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Germany’s decision in January 1917 to resume unrestricted submarine warfare, thus bringing the United States into World War I, is unquestionably one of the most important events in 20th century military history. Unlike Adolf Hitler’s declaration of war on the United States on Dec. 11, 1941—an act of obvious lunacy—Germany’s move to unleash its submarines in 1917 seemed at first a calculated risk that might win the war for the Central Powers before the United States could tip the scales in favor of the Triple Entente.

German U-boats were not necessarily the instruments of a carefully calculated strategy, however. Instead, their depredations on neutral merchant shipping served notice to the world that the nature of the war had undergone a fundamental shift in politics, war aims and technology. After this, there would be no turning back. The war had become a fight to the finish.

A few months earlier, in the autumn of 1916, it seemed the war might end in a negotiated peace. The bloodbaths at Verdun and the Somme had convinced politicians on both sides that further fighting would only bring Europe to ruin. In December German Chancellor Theobald von Bethmann-Hollweg put out tentative peace feelers, and President Woodrow Wilson asked both sides for statements on war aims as a precursor to negotiation.

Unfortunately, democracy in Germany was on its last legs. Bethmann-Hollweg, who had steadfastly opposed unrestricted submarine warfare, had become isolated. Frustrated by growing hardships caused by the British blockade, Germans became more supportive of military rule and ruthless war aims. German generals angrily rejected peace initiatives and openly despised the chancellor. They overthrew moderate Foreign Minister Gottlieb von Jagow and named the belligerent Arthur Zimmerman as his replacement. They withdrew peace feelers to the Entente and silenced other critics.

German military leaders also became increasingly confident that total military victory lay within their grasp. Massive triumphs in the Balkans and the rollback of the last-gasp Brusilov Offensive had convinced them that Eastern Europe, including Russia, was ripe for conquest. German war aims, which had been relatively moderate in 1914, expanded into visions of a vast new “Greater Germany” in the east.

On the Western Front prospects for a German land victory seemed remote. The stalemate in France and Belgium was total. New technology, however, seemed to offer a way out. At the beginning of the war Germany had only 28 operational U-boats. Moreover, submarines were small, carried few torpedoes, could spend relatively little time underwater and had a limited cruising range. In short, they were completely inadequate for establishing a blockade of Great Britain. That is one of the reasons Germany, in the wake of its May 7, 1915, sinking of RMS Lusitania, acquiesced to Wilson’s demands to restrict submarine targets to belligerent vessels, sparing passenger liners and neutral merchant ships.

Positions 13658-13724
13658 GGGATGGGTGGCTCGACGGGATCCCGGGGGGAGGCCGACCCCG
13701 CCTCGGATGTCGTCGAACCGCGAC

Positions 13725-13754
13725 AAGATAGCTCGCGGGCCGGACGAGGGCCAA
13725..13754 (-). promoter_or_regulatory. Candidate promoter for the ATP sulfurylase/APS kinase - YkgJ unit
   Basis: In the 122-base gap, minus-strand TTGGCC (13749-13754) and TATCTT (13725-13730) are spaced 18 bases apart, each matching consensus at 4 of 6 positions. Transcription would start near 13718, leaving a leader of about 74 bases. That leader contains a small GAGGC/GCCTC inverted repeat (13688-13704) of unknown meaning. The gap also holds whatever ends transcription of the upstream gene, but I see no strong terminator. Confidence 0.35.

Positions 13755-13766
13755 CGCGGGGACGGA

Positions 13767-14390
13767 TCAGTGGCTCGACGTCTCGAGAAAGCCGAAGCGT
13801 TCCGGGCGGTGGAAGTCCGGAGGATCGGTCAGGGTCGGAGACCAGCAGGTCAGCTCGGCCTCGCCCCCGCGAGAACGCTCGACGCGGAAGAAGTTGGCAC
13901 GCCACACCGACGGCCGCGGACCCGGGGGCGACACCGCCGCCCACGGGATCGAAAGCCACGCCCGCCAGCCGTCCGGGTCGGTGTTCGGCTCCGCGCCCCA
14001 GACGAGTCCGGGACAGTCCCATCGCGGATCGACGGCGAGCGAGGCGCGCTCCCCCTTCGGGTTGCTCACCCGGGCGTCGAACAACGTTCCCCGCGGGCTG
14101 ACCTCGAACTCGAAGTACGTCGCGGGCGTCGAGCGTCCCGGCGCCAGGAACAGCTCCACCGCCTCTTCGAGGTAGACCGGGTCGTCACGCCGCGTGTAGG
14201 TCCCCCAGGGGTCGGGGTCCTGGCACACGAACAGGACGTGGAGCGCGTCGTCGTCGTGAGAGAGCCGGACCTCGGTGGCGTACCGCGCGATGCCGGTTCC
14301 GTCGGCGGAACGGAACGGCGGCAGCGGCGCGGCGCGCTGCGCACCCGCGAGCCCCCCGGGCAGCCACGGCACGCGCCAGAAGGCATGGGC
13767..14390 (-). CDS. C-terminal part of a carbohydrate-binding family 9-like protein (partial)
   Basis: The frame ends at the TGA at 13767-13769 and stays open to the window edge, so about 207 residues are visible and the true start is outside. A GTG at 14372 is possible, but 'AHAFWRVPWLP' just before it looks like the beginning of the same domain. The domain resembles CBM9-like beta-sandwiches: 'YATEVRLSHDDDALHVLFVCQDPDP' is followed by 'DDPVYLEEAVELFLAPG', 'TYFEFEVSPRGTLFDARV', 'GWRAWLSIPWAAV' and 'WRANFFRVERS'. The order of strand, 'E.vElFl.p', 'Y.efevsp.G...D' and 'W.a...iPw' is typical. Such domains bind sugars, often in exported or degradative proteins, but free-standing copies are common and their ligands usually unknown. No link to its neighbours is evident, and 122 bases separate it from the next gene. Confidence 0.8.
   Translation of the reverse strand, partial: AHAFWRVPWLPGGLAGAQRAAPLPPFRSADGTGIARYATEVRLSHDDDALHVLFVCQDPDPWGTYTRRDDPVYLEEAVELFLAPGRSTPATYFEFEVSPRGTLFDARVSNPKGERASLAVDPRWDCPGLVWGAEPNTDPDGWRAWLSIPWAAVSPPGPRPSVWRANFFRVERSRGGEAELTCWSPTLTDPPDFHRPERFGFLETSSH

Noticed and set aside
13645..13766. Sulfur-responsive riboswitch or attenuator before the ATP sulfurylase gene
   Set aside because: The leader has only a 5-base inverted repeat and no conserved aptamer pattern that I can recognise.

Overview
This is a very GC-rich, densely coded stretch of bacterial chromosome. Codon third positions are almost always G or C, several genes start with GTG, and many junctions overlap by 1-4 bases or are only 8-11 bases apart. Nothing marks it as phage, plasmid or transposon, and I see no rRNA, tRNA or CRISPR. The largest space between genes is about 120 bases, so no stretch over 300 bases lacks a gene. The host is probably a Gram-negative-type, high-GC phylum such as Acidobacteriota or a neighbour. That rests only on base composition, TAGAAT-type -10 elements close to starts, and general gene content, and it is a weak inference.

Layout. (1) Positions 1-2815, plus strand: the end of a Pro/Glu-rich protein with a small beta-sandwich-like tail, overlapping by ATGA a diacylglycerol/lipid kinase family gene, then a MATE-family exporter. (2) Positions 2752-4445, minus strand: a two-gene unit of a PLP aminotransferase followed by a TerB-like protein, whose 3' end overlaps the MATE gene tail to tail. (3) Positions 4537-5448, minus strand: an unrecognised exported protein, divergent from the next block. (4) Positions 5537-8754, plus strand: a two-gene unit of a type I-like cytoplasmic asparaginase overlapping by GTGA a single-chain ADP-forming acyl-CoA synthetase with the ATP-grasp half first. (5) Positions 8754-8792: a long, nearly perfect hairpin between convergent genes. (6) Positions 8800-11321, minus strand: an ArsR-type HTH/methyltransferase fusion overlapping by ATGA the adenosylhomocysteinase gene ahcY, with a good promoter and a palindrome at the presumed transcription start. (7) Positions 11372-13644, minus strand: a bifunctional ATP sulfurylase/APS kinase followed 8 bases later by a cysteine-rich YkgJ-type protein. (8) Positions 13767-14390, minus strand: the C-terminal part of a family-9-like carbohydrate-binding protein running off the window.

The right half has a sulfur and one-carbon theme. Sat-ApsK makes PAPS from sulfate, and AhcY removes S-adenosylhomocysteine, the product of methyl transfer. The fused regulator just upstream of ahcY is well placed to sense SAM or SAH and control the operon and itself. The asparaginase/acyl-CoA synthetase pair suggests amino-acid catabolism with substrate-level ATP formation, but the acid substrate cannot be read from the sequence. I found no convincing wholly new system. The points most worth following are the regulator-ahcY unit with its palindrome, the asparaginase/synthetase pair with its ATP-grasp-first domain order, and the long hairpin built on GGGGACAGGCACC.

By early 1917, however, Germany had nearly tripled its fleet of U-boats from the previous year. More important, its submarines were larger, carried 12 torpedoes, and could cruise farther and spend more time underwater. They also carried new armaments, such as deck guns and explosive charges with which to finish off enemy ships. With these new U-boats at hand and many more under production, High Seas Fleet Admiral Reinhard Scheer proclaimed he had the tools to starve Britain into submission and win the war.

Field Marshal Paul von Hindenburg, chief of the General Staff, and his deputy, Maj. Gen. Erich Ludendorff, agreed with Scheer the time had come to end restrictions on submarine warfare. A “U-boat movement” of intellectuals, businessmen and right-wing politicians lobbied for the same cause in the Reichstag. On Jan. 8, 1917, German military and naval representatives met with the kaiser and brought him around to their point of view. Bethmann-Hollweg was not even invited to the meeting. Germany, by now essentially ruled by a military dictatorship, prepared for a new war in which the only options were total victory or total defeat.

On April 6, 1917, in response to the resumption of unrestricted submarine warfare and other provocations, the United States declared war on Germany. While more than a year would pass before American ground forces had an impact on fighting on the Western Front, the economic boon of American intervention was immediate, as a massive infusion of American dollars helped prop up the tottering French and British economies. The submarine blockade, meanwhile, got off to a strong start but eventually withered, thanks to the convoy system and vigorous antisubmarine measures. With the end of the U-boat menace, Germany’s defeat became only a matter of time.


Originally published in the January 2012 issue of Military History. To subscribe, click here.